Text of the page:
Have you ever used a radial arm saw that seemed to move through the material a little too easily, as if the blade was pulling itself through the cut? Or maybe you’ve used a sliding compound miter saw and felt the material you were cutting lift off of the surface of the saw during the cut. If you have, there’s a good chance that the saw wasn’t outfitted with the right blade.
Radial arm saws and sliding compound miter saws require different blades than saws with blades that rotate toward the solid surface of the tool (like a table saw). They have a tendency to want to over-feed and “climb” the material. They won’t make a good cut and can even be dangerous if they have the wrong kind of blade.
For most purposes, sliding compound miter saws and radial arm saws should be used with a blade that’s on the less aggressive end of the spectrum, like a crosscut blade with a very low or negative hook angle. There are even a few saw blades designed specifically for sliding compound miter saws that also work out very well on radial arm saws.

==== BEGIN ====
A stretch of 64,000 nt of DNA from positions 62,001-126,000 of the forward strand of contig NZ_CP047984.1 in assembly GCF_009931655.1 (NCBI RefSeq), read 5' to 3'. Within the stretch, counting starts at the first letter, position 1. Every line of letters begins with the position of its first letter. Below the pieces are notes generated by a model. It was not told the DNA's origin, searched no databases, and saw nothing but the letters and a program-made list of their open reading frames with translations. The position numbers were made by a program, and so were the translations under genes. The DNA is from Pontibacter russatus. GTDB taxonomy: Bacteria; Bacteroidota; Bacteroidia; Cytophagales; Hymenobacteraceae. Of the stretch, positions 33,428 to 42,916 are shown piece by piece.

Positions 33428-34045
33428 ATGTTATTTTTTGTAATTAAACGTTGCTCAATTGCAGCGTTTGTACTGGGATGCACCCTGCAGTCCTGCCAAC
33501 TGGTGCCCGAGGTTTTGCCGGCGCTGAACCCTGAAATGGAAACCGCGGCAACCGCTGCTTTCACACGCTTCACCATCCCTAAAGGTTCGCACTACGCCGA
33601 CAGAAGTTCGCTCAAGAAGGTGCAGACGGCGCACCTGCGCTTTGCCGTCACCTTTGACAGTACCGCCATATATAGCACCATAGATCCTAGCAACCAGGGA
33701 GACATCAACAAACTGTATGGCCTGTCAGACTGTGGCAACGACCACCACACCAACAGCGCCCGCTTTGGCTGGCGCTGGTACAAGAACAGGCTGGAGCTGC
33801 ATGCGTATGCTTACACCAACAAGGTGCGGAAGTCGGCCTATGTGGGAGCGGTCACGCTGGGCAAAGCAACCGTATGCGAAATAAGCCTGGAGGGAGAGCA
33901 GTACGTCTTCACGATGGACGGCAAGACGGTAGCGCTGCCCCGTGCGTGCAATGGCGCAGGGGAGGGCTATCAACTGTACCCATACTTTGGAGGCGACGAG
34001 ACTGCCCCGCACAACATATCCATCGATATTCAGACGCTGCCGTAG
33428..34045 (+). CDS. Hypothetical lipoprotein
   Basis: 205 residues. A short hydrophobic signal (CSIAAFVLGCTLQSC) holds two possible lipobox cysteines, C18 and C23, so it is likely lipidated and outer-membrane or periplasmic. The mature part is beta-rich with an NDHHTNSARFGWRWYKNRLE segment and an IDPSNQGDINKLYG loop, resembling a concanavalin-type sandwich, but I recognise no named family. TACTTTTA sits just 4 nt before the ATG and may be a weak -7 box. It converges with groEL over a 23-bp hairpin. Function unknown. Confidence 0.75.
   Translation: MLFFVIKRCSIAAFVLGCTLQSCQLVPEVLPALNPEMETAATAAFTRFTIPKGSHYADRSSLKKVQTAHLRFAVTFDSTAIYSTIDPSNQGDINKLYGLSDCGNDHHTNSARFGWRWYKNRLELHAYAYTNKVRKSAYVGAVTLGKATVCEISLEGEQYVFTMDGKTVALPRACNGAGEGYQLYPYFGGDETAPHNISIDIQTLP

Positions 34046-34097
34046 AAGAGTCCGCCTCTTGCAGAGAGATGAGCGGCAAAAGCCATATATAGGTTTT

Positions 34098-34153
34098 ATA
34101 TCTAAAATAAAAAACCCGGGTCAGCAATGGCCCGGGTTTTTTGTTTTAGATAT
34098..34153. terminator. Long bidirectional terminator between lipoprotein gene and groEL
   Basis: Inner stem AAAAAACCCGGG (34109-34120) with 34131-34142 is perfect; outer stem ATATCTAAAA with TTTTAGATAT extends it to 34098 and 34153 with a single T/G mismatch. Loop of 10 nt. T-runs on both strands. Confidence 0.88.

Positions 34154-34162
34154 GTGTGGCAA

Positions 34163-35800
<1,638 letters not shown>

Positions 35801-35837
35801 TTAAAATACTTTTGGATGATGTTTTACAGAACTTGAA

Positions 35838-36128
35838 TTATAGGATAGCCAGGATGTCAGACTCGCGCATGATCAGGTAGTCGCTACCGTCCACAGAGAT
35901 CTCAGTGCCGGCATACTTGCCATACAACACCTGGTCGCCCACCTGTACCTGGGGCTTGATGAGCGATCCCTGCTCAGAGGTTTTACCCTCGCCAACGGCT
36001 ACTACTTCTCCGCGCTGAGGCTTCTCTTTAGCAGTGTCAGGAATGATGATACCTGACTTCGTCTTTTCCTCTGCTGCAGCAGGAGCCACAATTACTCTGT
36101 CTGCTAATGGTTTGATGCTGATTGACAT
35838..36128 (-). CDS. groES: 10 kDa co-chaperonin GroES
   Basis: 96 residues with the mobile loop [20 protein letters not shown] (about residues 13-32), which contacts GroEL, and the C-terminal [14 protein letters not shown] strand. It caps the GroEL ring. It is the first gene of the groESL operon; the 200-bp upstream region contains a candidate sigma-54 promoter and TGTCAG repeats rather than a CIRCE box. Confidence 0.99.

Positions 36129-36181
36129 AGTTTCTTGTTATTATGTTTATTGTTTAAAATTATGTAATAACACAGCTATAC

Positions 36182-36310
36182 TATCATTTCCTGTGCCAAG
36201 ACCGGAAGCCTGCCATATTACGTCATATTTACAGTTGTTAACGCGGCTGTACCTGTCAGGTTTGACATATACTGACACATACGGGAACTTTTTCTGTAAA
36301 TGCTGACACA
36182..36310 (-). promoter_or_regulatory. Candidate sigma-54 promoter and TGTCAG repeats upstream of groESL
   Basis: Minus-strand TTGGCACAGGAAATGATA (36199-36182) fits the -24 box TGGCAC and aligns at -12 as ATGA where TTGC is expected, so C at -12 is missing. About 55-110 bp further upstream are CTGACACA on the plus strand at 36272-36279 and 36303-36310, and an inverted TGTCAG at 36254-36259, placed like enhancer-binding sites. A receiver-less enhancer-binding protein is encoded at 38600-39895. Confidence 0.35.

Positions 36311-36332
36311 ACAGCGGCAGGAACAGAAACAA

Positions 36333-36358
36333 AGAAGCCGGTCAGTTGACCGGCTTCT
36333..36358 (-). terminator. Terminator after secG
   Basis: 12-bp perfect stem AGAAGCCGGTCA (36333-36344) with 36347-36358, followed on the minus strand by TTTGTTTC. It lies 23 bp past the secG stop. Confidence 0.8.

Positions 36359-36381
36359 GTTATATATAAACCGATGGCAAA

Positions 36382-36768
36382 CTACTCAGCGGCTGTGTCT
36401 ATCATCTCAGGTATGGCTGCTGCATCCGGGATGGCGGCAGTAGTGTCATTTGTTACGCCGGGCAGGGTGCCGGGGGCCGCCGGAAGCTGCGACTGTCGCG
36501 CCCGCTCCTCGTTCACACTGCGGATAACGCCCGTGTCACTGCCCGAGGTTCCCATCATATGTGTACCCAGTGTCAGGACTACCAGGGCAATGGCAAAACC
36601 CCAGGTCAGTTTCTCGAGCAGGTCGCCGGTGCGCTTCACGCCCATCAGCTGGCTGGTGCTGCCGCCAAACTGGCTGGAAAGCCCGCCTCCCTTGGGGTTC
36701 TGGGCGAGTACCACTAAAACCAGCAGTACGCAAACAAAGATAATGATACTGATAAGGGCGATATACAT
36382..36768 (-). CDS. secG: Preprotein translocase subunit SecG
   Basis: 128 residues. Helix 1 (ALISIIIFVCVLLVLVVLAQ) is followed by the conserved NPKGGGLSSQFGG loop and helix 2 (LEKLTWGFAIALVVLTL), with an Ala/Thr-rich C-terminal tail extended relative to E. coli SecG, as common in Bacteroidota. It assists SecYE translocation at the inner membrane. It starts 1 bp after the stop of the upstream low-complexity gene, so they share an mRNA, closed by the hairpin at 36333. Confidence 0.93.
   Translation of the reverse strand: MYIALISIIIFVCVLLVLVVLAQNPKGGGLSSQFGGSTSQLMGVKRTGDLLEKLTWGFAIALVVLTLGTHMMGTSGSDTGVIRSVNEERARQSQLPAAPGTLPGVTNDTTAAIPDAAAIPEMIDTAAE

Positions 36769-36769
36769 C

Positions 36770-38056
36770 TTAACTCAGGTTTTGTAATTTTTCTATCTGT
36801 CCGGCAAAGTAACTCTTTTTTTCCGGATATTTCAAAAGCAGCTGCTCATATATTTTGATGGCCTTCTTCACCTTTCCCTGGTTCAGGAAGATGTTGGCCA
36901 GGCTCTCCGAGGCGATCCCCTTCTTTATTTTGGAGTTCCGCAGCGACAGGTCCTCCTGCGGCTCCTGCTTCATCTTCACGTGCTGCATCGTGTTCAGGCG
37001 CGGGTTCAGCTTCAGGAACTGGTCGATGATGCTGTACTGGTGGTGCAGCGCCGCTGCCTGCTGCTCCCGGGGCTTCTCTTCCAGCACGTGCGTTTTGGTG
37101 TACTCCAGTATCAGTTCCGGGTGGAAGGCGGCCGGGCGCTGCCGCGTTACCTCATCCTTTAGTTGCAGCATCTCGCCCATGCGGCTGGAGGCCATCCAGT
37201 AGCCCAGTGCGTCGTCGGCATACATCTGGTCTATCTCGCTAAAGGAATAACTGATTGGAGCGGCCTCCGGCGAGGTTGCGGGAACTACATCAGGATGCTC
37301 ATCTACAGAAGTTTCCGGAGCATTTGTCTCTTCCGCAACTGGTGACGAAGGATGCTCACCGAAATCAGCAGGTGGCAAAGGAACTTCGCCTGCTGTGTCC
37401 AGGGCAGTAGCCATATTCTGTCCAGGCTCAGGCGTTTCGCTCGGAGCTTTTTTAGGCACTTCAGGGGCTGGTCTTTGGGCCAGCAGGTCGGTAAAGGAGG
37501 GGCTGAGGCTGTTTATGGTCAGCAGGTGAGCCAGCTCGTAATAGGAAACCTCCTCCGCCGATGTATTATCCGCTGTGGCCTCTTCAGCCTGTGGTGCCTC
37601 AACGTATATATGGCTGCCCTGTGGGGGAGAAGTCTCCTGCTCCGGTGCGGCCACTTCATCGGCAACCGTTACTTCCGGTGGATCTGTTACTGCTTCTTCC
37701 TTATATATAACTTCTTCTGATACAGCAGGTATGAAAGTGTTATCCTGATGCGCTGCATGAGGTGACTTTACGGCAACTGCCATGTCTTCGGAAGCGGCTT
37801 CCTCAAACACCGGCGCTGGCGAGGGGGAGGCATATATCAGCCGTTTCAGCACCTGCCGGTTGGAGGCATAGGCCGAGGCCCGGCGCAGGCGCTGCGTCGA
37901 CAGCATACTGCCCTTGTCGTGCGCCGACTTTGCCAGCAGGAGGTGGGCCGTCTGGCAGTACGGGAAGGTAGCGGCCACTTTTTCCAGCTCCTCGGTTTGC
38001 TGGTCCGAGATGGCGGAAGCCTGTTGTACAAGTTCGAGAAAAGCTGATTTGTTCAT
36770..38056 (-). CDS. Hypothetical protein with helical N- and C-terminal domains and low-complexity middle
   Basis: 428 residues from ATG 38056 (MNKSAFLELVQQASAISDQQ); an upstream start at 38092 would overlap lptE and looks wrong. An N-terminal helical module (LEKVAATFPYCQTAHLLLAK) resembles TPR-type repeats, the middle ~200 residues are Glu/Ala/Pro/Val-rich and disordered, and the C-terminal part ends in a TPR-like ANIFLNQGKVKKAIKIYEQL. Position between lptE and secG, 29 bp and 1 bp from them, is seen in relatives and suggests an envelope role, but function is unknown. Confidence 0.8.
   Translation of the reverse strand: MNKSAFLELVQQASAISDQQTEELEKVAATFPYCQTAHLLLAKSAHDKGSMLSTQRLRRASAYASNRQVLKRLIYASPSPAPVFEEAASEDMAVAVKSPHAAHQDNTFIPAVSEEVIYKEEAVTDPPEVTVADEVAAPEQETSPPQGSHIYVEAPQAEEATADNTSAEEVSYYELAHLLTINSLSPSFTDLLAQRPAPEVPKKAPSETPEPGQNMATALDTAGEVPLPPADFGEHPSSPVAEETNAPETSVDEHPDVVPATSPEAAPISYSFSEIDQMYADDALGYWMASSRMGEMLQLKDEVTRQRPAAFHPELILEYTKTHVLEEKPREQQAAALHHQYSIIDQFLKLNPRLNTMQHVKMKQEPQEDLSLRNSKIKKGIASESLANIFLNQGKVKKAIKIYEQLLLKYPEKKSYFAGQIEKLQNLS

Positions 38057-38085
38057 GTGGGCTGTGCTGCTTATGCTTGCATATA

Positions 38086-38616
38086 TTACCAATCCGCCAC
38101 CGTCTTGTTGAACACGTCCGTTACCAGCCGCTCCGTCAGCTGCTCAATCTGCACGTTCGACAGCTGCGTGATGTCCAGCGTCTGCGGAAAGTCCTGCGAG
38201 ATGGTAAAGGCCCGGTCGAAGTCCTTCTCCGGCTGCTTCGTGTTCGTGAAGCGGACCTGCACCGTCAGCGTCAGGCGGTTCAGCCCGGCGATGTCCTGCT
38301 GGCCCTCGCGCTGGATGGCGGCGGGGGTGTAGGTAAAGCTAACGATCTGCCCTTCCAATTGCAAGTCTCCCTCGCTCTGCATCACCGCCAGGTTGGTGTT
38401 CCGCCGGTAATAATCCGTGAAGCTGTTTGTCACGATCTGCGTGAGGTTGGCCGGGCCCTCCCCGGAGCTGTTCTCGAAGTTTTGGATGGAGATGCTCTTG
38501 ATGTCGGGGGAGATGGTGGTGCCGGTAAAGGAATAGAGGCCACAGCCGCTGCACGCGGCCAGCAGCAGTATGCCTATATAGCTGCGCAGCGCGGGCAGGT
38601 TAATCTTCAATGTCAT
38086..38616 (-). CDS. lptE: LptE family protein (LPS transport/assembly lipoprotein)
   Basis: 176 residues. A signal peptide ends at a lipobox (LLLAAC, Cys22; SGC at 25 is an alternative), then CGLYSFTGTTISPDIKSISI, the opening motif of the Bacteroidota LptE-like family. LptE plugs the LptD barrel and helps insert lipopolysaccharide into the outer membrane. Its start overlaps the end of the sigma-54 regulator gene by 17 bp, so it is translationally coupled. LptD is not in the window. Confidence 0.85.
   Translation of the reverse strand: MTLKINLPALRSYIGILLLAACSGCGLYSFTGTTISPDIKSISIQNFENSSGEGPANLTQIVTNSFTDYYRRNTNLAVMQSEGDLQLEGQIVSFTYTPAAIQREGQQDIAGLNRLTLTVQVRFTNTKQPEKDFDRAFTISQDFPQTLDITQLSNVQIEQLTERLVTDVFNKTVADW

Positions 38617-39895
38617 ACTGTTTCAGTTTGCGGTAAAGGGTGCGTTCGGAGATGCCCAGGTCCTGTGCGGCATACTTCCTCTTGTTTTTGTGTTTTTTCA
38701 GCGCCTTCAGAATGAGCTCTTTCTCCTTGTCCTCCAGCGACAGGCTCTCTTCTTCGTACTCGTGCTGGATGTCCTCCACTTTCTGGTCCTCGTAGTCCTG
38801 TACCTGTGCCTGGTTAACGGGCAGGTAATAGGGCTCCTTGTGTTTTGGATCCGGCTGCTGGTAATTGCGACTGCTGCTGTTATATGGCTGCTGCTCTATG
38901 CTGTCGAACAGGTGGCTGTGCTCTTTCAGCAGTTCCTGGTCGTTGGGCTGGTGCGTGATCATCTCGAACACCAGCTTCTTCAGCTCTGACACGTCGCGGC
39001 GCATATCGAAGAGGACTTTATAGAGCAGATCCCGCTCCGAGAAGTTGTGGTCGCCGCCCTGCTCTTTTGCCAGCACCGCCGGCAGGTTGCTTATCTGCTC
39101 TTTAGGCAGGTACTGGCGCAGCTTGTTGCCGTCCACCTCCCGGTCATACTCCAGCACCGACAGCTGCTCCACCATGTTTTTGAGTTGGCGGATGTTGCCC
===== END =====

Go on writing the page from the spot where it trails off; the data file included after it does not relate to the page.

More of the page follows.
Getting the right blade for these tools is extremely important. There a couple of Rockler articles that will help you find the best saw blade for the tool and application you have in mind. “Saw Blades 101” will give you a background on all of the most important saw blade terms and facts, and “Choosing the Right Saw Blade” will give you specific information on which blade will work out best for the most common applications. Saw blades aren’t exactly cheap, but good ones will last a long time. It’s worth the time it takes to learn a little about what makes a good blade, and what different blades are made to do, before you buy.